Yes, in most cases, it is smart to invest in seal-coating your parking lots. Sealcoating seals small cracks or voids in the surface of the pavement. It relies on a liquid product, which only seals cracks. You should not use it to fill them. 

Sealcoating your parking lot will cover up those minor cracks and will protect the pavement from bad weather conditions. Remember that without sealing the cracks, air, and water can enter. This can cause the asphalt to oxidize and harden. That, in turn, can create larger cracks that are more difficult to fix. 

The Benefits of Sealcoating for Asphalt 

Overall, choosing to seal-coat the asphalt parking lots on the property you manage is a smart choice to reduce future expenses and problems. 

It will prevent the pavement from hardening and oxidizing. Sealcoating protects against moisture and chemicals. It will also improve the appearance of the pavement by making it look more uniform. 

Overall, taking the time to seal-coat the parking lot every two or three years can add up to 20 to 30 years to its lifespan. 

Coal Tar Sealers vs. Asphalt Emulsion Coatings

When you schedule seal-coating, you will typically have the choice of two types of materials. 

Coal tar sealers are much more affordable but will require the team you hire to manage it more carefully during application. 

Asphalt emulsion coatings are the more popular option and are easier to apply. They also release fewer VOCs (volatile organic compounds) during application, making them better for the environment. These coatings are particularly popular on asphalt where you want to prevent fuel spills or chemical spills.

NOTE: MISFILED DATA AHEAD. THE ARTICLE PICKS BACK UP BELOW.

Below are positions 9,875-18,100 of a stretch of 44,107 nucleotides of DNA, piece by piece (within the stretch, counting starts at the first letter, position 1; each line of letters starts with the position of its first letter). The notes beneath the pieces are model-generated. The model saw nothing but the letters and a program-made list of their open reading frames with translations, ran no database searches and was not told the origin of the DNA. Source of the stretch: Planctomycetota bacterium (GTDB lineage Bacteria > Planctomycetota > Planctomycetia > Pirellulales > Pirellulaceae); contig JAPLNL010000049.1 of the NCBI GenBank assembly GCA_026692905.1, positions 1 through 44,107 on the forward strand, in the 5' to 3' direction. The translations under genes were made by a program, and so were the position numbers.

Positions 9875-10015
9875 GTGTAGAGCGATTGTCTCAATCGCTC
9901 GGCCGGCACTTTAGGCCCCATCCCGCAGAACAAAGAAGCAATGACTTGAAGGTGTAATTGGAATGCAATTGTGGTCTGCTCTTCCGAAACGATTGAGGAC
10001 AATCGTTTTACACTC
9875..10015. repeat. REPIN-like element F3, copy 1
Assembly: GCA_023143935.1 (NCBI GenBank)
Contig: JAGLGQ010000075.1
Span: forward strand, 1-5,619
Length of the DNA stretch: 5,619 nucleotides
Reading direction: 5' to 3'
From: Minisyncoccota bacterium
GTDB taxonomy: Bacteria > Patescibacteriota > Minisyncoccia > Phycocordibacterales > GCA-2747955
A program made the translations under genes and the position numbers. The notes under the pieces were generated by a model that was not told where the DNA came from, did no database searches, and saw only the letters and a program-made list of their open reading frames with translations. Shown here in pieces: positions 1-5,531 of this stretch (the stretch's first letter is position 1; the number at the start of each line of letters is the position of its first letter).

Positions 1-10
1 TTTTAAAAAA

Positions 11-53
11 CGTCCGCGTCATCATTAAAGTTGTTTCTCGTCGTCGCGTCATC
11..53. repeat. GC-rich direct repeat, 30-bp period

Other Types of Seals

You may also want to consider one of the other types of seals. 

Chip seal combines hot mix asphalt with at least one layer of fine aggregate. This is a surface treatment for the asphalt pavement. 

A fog seal is a slow-setting emulsion that you dilute and then apply to the pavement that has oxidized. 

A slurry seal is a combination of aggregate, water, additives, and asphalt emulsion. 

Best Practices For Handling Cracks, Potholes, and Sinkholes

parking lot pothole needing repairAs you consult an asphalt maintenance professional to create your maintenance and inspection plan, you will also likely discuss the best practices for dealing with potholes, cracks, and sinkholes. Whether or not you explicitly discuss these things with a professional, there are some things to keep in mind.  


It is smart to familiarize yourself with what causes cracks on asphalt so you can prevent them. Some cracks come from repeated traffic, and these are commonly called alligator cracks. Other cracks come from shrinkage, meaning the expansion and shrinkage of the pavement as the temperatures change. Reflective cracks are due to pavement overlay being installed in an unsecured condition. Edge cracks can happen because of a lack of drainage, frost action, or poor shoulder support. 

You could repair smaller cracks on the property yourself or have your regular maintenance team handle them. This involves thoroughly cleaning the crack to get rid of debris, vegetation, and dirt. Then, you fill it in with sand. Finally, you pour the crack filler and let it dry. 

While you can handle smaller cracks yourself, it is best to leave anything over an inch wide to the experts. That will help ensure that the crack is repaired properly. The risk of repairing cracks under an inch wide yourself is less; if you make a mistake, there is still time to hire a professional before it gets worse. 


Potholes can be a serious problem for parking lots. They can pose safety concerns, and the property may be liable for injuries. Even if you aren’t liable, they can create legal hassles that you don’t want to deal with. Potholes are most likely to damage the tires, wheels, and suspension of cars. They also reflect poorly on your property, as they indicate you don’t maintain it. 

Potholes occur when water gets through cracks and goes under the surface of the pavement. There, it combines with air, softening the soil. The result is depression. Once there is a small depression, it will start to hold more water. That water breaks the asphalt up into smaller particles, including gravel, sand, and stone.